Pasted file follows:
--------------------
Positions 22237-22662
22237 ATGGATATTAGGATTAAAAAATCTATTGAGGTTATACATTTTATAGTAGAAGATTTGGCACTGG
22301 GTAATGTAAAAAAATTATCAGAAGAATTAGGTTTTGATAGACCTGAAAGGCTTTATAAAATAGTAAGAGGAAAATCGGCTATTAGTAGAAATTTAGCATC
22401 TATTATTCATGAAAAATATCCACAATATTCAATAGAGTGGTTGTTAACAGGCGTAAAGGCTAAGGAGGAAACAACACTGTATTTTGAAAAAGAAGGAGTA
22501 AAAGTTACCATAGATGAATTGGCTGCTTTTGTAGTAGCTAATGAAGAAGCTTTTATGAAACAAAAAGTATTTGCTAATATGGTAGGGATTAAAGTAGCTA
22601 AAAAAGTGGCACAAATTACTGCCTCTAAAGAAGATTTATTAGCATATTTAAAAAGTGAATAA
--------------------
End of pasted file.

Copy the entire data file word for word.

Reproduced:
Positions 22237-22662
22237 ATGGATATTAGGATTAAAAAATCTATTGAGGTTATACATTTTATAGTAGAAGATTTGGCACTGG
22301 GTAATGTAAAAAAATTATCAGAAGAATTAGGTTTTGATAGACCTGAAAGGCTTTATAAAATAGTAAGAGGAAAATCGGCTATTAGTAGAAATTTAGCATC
22401 TATTATTCATGAAAAATATCCACAATATTCAATAGAGTGGTTGTTAACAGGCGTAAAGGCTAAGGAGGAAACAACACTGTATTTTGAAAAAGAAGGAGTA
22501 AAAGTTACCATAGATGAATTGGCTGCTTTTGTAGTAGCTAATGAAGAAGCTTTTATGAAACAAAAAGTATTTGCTAATATGGTAGGGATTAAAGTAGCTA
22601 AAAAAGTGGCACAAATTACTGCCTCTAAAGAAGATTTATTAGCATATTTAAAAAGTGAATAA